Community-Engaged Faculty Use UMass Boston Engage Portal to Make Connections

Colleen Locke | February 12, 2018
These condos in East Boston flooded on January 4, 2018. Professor Paul Kirshen has a community partnership with the East Boston-based Community Development Corporation the Neighborhood of Affordable Housing (NOAH).

These condos in East Boston flooded on January 4, 2018. Professor Paul Kirshen has a community partnership with the East Boston-based Community Development Corporation the Neighborhood of Affordable Housing (NOAH).



I plan to use it to search for possible project partners and past and ongoing activities in East Boston to further ClimateCARE.



Portal Accessible at engage.umb.edu

UMass Boston’s community-engaged faculty have a new tool to report their partnership activity, make new connections, and strengthen existing ones. It's called UMass Boston Engage.

Professor of Climate Adaptation Paul Kirshen of the UMass Boston School for the Environment and the Sustainable Solutions Lab used his UMass Boston email credentials to create and update his profile on engage.umb.edu and report his community partnership with the East Boston-based Community Development Corporation the Neighborhood of Affordable Housing (NOAH). Through a project funded by the Kresge Foundation, ClimateCARE (Community Action for Resilience through Engagement), Kirshen is supporting NOAH in developing a detailed strategy to protect East Boston from coastal flooding. A shared strategy such as a shoreline barrier blocking off a flood pathway into the interior of East Boston protects several assets from flooding instead of just one.

“Adaptation to climate change has to be done on the local scale, thus myriad stakeholders must be involved. It must also be integrated with social justice and equity issues because certain population groups are more vulnerable than others,” Kirshen said.

Professor Paul Kirshen (far right) with stakeholders in East Boston

Building on previous work by UMass Boston’s School for Environment, Kirshen (above, far right) is in the final phases of helping to lead the three-year project. Besides focusing on regional flood management strategies, other aspects of the project include working with community members on activities such as implementing basement clean outs in flood zones and home energy audits.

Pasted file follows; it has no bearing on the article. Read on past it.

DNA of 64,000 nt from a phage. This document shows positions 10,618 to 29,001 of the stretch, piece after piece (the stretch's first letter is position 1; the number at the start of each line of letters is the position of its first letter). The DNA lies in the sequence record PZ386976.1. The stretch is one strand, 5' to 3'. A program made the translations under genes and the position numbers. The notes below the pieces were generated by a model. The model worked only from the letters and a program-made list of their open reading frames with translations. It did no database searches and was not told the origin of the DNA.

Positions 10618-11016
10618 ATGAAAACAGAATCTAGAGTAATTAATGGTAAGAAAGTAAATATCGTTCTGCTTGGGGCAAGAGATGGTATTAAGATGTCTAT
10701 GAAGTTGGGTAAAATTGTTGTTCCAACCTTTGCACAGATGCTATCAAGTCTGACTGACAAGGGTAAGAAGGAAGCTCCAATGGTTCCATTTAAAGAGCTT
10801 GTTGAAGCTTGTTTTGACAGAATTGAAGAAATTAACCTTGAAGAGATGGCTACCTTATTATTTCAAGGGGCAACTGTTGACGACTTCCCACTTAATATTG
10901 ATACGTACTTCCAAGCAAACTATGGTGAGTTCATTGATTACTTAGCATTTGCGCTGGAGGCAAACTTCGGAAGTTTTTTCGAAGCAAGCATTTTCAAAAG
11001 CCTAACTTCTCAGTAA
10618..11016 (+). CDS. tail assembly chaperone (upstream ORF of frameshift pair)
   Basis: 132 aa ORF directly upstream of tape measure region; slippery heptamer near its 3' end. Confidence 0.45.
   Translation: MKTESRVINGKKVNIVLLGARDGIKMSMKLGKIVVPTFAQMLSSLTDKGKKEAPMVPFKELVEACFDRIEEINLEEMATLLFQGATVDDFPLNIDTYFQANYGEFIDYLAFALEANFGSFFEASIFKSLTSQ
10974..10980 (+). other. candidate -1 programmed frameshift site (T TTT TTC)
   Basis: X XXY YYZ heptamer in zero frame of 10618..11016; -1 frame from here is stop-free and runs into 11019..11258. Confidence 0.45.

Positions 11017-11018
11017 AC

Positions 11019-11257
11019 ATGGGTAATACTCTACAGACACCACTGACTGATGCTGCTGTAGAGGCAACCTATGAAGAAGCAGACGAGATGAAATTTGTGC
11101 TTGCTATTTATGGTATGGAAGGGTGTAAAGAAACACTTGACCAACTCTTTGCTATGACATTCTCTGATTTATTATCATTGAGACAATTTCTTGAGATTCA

Kirshen says it wasn’t hard to create an entry on ClimateCARE in the UMass Boston Engage web portal.

“The portal is straightforward to use and not burdensome. I plan to use it to search for possible project partners and past and ongoing activities in East Boston to further ClimateCARE. Plus, it will be useful in proposals and new research,” Kirshen said.

Hear more faculty members talk about their experiences with the tool in this video.

Get started with UMass Boston Engage by visiting engage.umb.edu.

UMass Boston Engage homepage

About UMass Boston
The University of Massachusetts Boston is deeply rooted in the city's history, yet poised to address the challenges of the future. Recognized for innovative research, metropolitan Boston’s public university offers its diverse student population both an intimate learning environment and the rich experience of a great American city. UMass Boston’s 11 colleges and graduate schools serve 16,000 students while engaging local and global constituents through academic programs, research centers, and public service. To learn more, visit www.umb.edu.

Tags: climate resiliency , ocp , office of community partnerships , school for the environment , ssl , sustainable solutions lab , umass boston engage

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